# What is the maximum number of moves in a Giant Jenga?

You may not even know it by name, but you have certainly seen a set of little pieces of wood piled up in which people remove them from the base and put them on top until someone drops the tower. Pleasure, this game is called Jenga. The version with pieces that doesn’t even show in the cover photo is known as Giant Jenga.

The minimum number of moves is very easy to calculate, 0. The person knocks down the tower without removing any pieces.

But to calculate the maximum number of moves, we need to remember how to play.

In a N-floor tower, if the top of the tower is complete, you can take any piece from the ground floor to the N-2 floor.

In a N-story tower, if the top of the tower has one or two pieces, you can take any piece from the ground floor to the N-3 floor.

Let’s also assume that the minimum number of pieces that we can take from one floor is 0, while the maximum number of pieces that we can take from one floor is 2.

Thus, if we initially have 18 floors, each with 3 pieces, we can think that the answer is 18*3 – 18 = 36 (total pieces minus the 18 corresponding to the central column of the tower initially assembled). But far from it!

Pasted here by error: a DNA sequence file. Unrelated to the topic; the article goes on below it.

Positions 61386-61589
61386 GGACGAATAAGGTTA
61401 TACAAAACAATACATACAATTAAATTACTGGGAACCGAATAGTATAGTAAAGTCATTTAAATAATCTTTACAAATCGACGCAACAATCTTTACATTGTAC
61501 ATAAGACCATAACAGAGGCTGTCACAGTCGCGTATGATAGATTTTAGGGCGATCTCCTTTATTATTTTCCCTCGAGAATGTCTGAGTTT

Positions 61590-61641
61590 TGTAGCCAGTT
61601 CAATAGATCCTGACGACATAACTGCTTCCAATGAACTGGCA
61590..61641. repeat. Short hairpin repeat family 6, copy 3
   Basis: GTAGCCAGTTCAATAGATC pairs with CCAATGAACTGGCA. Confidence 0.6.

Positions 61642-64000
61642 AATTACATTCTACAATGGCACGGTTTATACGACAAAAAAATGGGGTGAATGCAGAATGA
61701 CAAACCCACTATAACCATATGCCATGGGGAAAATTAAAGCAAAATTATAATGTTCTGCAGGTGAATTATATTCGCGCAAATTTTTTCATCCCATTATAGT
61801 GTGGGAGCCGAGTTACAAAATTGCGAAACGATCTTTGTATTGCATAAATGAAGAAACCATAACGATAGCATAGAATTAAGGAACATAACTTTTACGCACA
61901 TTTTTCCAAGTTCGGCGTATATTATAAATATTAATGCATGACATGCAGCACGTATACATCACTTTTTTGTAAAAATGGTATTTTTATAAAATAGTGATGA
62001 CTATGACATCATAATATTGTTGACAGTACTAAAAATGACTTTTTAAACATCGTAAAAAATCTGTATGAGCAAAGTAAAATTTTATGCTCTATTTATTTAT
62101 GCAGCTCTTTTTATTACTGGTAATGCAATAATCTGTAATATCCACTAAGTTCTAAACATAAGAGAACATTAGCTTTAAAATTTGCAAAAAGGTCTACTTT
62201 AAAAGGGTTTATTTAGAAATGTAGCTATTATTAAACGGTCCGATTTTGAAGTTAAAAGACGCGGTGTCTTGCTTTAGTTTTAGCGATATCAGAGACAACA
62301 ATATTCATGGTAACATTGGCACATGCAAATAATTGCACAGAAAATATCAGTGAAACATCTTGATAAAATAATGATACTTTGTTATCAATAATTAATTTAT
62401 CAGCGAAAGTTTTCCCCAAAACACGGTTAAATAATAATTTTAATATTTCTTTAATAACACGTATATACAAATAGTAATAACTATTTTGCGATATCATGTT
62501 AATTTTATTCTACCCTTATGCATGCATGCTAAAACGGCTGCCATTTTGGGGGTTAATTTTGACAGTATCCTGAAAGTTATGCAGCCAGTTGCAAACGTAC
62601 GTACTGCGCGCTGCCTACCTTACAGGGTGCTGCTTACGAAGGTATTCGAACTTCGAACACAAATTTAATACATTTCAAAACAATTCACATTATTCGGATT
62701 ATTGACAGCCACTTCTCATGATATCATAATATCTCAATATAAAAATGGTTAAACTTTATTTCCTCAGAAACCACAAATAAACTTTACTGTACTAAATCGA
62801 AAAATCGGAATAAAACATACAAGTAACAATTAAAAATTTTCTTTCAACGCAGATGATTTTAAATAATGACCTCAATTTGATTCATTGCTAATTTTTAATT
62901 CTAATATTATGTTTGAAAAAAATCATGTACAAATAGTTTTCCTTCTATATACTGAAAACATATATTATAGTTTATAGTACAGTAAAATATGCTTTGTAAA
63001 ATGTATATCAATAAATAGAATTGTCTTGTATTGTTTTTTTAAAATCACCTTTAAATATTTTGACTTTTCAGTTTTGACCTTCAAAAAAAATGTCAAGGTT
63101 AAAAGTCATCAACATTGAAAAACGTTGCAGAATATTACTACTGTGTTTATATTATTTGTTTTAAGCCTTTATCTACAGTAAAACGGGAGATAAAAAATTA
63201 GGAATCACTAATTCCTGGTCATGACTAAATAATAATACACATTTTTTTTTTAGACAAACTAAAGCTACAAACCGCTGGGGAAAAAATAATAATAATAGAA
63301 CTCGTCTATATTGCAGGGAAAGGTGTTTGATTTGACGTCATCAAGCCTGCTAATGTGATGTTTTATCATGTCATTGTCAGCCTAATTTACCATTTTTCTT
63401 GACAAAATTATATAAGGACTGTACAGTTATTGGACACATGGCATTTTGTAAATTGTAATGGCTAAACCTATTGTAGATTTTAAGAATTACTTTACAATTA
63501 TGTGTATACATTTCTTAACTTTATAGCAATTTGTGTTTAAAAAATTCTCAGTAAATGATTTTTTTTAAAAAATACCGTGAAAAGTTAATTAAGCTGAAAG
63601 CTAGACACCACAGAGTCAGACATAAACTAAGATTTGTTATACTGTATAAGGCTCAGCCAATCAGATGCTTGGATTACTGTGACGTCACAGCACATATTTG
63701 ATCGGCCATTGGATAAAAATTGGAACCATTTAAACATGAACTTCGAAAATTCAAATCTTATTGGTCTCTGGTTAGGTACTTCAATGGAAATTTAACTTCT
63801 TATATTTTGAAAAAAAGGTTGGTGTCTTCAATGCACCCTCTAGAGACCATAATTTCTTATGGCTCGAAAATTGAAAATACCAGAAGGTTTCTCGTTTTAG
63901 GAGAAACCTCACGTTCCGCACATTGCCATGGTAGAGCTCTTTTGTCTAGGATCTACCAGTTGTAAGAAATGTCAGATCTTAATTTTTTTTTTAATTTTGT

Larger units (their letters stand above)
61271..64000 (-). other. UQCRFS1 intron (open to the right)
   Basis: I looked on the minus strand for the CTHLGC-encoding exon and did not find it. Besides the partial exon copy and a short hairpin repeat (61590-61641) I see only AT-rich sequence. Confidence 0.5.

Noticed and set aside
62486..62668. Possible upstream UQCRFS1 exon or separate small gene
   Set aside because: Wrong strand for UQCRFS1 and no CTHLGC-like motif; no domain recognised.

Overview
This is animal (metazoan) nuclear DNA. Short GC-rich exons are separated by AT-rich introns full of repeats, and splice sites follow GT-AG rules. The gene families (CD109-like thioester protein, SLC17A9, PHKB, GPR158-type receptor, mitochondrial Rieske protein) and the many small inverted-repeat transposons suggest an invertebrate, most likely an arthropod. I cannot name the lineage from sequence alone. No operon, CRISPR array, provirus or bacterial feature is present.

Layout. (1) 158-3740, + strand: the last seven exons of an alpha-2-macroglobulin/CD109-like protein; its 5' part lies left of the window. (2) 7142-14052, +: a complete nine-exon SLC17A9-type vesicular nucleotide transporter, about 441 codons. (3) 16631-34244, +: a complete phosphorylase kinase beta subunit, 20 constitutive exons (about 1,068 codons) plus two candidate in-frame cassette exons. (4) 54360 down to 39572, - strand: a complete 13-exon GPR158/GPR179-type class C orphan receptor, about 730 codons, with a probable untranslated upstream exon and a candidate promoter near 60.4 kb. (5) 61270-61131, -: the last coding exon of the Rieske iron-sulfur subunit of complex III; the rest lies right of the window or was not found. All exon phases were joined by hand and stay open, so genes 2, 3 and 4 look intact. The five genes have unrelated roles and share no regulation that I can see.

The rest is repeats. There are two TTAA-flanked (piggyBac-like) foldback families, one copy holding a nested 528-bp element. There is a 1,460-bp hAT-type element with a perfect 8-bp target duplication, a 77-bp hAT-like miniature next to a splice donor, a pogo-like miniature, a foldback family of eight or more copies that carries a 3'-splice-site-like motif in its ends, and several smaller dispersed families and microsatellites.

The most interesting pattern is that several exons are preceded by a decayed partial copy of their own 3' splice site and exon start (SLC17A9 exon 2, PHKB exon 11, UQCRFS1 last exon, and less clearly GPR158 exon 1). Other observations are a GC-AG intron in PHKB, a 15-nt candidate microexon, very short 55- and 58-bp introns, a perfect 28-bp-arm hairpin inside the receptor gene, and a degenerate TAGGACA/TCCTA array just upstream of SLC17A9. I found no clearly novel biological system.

The rule of number of pieces at the top tells us a lot about the rest of the entire division by 3 (called a mod [3]).

Let X be the current number of plays played:

if X mod [3] = 0, then there are exactly 3 pieces at the top of the tower;

if X mod [3] = 1, then there is exactly 1 piece at the top of the tower;

if X mod [3] = 2, then there are exactly 2 pieces at the top of the tower.

As there are at least two complete floors at the top of the tower, we can imagine that these 6 pieces are fixed (we can never touch them), so we have 48 pieces on 16 floors to play.

The maximum we can take from each floor is 2 pieces, so we can take a maximum of 32 pieces. But this value changes depending on the current divisibility of the number of moves (I will show below):

Played moves | Parts available to remove |

0 | 32 |

1 | 31 |

2 | 30 |

3 | 31 |

Notice that the number of pieces available to remove after the third move has increased. This happened because we formed another complete floor.

And so this structure follows, so that only after 92 moves will we have a total of 0 pieces available to remove.

As 92 mod[3] = 2, this means that we will have a 49-floor tower (16 initials floor, +2 fixed floors, +90/3 floors + 1 floor with 2 pieces at the top).